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  #21  
Old 10-11-11, 04:40 AM
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Salamander Salamander is offline
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"Db, what are the percentages of egg, oil and damar in your mix? Are you using the whole egg, or just the yolk? "
Pardon the intrusion, When I have made this similar emulsion, I have used 1 part yolk, 1/2 part turpentine (genuine), 1/2 part damar, 1 part water. NO white. I have to say that I have never used the white at all. I think I may start experimenting with it. especially with the idea it may speed the drying of oils, (as in paints).
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  #22  
Old 10-11-11, 04:41 AM
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Salamander Salamander is offline
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Koo, what is your favorite emulsion?
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  #23  
Old 10-11-11, 03:09 PM
dbclemons dbclemons is offline
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Quote:
Originally Posted by Koo Schadler View Post
...Db, what are the percentages of egg, oil and damar in your mix? Are you using the whole egg, or just the yolk? I'm thinking that I'll next try just the yolk, as in the Rob Howard video Mona posted, plus some damar...
I learned my mix from Robert Massey's "Formula for Painters" book. The amount of oil and damar I use is about 3 parts yolk, 1 part oil (stand usually,) 1 part varnish, 1.5 parts water (one part is about 1 teaspoon.) When I make it, I mix the oil and varnish together first, then drip that slowly into the yolk while stirring. Water is stirred in last. If I'm making an egg medium without varnish, my ratio is 1:1:1, yolk:oil:water.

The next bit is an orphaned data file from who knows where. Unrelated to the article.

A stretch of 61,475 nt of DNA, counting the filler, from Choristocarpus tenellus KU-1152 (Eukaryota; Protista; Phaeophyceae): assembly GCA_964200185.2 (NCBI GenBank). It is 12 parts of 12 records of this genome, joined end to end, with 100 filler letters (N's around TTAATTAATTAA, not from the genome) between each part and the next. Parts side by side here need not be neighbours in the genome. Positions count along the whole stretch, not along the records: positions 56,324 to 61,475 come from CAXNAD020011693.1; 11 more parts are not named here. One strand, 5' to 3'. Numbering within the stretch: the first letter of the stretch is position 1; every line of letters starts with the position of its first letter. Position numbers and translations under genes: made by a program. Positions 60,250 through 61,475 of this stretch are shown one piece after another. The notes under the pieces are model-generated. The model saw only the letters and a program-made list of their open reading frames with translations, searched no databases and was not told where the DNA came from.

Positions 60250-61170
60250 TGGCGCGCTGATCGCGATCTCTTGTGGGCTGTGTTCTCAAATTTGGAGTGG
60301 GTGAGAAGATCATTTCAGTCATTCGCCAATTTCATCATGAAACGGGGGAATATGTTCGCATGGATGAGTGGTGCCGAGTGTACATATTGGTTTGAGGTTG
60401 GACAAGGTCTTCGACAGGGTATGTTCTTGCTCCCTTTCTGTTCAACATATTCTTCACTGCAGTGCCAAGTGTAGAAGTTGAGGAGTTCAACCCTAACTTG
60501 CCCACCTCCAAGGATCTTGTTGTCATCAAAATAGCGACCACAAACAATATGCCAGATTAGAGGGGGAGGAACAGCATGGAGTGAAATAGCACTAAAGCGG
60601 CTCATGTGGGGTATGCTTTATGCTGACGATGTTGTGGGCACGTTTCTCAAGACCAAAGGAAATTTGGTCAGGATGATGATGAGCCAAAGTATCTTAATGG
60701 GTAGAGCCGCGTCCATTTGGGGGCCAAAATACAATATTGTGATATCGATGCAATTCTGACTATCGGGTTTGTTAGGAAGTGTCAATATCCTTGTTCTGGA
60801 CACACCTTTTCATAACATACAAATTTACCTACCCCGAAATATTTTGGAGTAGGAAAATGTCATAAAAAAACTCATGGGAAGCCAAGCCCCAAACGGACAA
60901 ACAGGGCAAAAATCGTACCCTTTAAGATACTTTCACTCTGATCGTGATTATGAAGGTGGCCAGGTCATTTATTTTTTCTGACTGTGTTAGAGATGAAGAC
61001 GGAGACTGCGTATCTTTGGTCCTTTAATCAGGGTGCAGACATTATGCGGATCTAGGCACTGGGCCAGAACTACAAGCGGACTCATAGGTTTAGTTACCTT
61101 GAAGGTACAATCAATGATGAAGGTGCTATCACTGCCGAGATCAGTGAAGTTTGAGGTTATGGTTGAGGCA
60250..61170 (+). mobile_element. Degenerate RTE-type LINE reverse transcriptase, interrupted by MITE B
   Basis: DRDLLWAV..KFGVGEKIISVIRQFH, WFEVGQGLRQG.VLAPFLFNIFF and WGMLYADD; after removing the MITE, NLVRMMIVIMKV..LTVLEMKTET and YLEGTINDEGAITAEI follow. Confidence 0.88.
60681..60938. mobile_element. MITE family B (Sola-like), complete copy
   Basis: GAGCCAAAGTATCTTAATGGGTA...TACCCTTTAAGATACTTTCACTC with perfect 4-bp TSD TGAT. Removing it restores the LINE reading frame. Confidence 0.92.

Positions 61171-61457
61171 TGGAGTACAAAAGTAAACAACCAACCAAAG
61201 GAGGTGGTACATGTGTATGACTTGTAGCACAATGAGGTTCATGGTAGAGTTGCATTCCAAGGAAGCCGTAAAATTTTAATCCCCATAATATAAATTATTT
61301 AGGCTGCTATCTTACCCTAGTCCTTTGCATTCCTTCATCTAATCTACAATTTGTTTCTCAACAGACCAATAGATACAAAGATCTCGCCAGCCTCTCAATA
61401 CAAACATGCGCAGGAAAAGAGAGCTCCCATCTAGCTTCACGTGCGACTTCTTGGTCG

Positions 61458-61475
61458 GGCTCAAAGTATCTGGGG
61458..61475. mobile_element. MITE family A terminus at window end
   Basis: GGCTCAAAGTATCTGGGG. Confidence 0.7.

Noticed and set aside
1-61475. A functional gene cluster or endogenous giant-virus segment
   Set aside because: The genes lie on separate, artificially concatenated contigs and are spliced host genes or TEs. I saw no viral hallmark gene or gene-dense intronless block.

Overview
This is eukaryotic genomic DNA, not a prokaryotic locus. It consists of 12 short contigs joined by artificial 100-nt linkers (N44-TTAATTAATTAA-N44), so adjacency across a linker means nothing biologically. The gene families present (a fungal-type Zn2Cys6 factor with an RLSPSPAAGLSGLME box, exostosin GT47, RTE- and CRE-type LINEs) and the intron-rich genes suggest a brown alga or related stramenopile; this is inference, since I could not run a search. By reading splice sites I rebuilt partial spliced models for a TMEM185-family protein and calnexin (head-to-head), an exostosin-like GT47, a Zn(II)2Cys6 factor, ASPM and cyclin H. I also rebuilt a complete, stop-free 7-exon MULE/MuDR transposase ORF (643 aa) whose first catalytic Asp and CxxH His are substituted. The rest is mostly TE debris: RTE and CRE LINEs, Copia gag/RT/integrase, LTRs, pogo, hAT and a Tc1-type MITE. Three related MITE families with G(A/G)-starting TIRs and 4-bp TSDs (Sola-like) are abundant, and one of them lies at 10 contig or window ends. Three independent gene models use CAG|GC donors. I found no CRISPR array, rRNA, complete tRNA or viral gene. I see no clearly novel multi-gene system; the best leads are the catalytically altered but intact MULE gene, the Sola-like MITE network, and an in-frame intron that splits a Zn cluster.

I've never used egg white (whole egg) in my mixtures. I have used copal varnish in the past instead of damar but didn't notice any difference. I've also used poppy or safflower oil, but not as an underpainting medium. The emulsion needs to be stirred up before using.

I've substituted methylcellulose for the egg content and it seems to work better with a varnish added than with just oil alone. I have seen MC grow mold, but never when mixed with oil, even without a preservative. Casein also works well mixed with oil in the same ratio as yolk, especially as underpainting.

You can buy dehydrated egg white powder which is pure albumen. It was used as a binder in early printmaking, by the way.

By the way, Massey mentions a mixture that uses the whole egg (Medium #20:) 1 whole egg, 1 teaspoon raw linseed oil, 4 drops vinegar. He mentions that it works for those who have trouble separating the yolk, and that it makes a less oily medium than one that use no whites.
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  #24  
Old 11-11-11, 01:56 AM
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Thanks, I will read up on it again, I have that book I think.
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  #25  
Old 17-11-11, 11:50 PM
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Koo Schadler Koo Schadler is offline